Yankee and Dixie have returned to the nesting box at the top of
MacKay Heating Plant.
One of UB’s popular spring rituals — falcon-watching
— is in full swing with the return of peregrine falcons Dixie
and Yankee to their South Campus nesting box.
At last count, three eggs were in the nesting box at the top of
MacKay Heating Plant along Winspear Avenue at the southeast corner
of the campus, marking the sixth consecutive year a female
peregrine falcon has laid eggs in the nesting box.
Local bird enthusiasts are certain the falcon parents are Dixie
and Yankee; Yankee is the second male to inhabit the nesting box
since it was installed in 2009 by UB Facilities staff working with
local officials from the state Department of Environmental
Conservation (DEC) and the Buffalo Audubon Society.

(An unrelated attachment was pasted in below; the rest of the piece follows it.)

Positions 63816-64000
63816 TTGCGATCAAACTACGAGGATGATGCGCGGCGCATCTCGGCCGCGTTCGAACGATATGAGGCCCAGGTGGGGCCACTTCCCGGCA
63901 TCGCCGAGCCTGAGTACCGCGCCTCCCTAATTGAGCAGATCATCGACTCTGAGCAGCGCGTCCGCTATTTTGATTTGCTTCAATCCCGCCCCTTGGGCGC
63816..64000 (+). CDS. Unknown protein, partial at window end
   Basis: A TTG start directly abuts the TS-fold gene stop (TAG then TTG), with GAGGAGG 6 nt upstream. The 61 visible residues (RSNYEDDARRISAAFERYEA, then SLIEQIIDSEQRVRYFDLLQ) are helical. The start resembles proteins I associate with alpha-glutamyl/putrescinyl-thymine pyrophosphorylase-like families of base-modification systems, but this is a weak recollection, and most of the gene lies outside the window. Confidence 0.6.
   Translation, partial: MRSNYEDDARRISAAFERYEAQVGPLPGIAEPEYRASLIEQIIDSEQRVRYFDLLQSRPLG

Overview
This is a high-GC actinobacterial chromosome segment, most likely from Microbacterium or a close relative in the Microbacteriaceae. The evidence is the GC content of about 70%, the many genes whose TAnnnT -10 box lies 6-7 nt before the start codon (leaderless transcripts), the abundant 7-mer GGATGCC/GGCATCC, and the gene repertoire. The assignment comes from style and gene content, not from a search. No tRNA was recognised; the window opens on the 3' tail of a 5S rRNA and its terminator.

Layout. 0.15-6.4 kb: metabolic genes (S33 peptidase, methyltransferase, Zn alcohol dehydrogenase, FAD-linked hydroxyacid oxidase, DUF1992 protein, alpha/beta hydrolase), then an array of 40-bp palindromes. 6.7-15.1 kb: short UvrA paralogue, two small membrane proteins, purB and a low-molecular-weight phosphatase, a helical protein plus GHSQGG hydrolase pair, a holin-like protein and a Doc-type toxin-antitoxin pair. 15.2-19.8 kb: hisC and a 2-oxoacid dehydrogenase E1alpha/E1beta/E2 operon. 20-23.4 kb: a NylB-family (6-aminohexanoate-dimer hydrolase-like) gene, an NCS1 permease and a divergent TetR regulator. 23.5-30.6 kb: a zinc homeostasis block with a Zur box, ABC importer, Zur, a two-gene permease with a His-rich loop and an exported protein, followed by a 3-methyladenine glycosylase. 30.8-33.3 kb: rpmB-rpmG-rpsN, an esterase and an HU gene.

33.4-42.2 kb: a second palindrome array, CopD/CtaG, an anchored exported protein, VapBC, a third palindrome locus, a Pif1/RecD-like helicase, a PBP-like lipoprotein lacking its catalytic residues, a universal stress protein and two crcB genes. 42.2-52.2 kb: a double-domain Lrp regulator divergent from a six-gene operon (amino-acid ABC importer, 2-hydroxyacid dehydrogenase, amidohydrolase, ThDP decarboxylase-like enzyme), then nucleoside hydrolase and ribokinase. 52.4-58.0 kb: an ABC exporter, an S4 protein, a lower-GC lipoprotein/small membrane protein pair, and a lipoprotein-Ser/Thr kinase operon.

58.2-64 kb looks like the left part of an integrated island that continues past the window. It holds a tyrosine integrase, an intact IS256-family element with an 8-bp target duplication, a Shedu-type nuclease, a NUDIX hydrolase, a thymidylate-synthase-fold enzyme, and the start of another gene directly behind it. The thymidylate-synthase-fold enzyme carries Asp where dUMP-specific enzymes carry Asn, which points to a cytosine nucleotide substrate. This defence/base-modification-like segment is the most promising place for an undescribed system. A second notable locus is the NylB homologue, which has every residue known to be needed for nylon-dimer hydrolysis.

Dixie is Yankee’s second partner, moving into the nest
last spring after Yankee’s previous mate BB —the
original female to inhabit the box — was removed from the
nest by DEC biologists and placed in a permanent care facility. BB
had shown unusually aggressive behavior, swooping down on people on
and near the South Campus.
Falcon eggs typically hatch after an incubation period of 29-32
days, according to information from the DEC, with the female
spending most of the time on the eggs. The male will incubate the
eggs while the female flies off to feed. Bird lovers can
watch Yankee and Dixie live on UB’s Falcon
Once the chicks hatch, they usually stay in the nest for about
six weeks. DEC biologists band the chicks to identify and monitor
them for the rest of their lives.
While biologists say falcon chicks are unlikely to return once
they leave the nest, their parents frequently return to the same
nest to raise another brood. Yankee and Dixie hatched four chicks
in the MacKay nesting box last year.
Threatened by pesticides, peregrine falcons were considered an
endangered species by the federal government until 1999 when
recovery efforts prompted their removal from the list. Because they
still are listed as endangered in New York, the state and partners
such as UB are working to boost their numbers.
Since 2009, 19 fledglings have hatched at UB.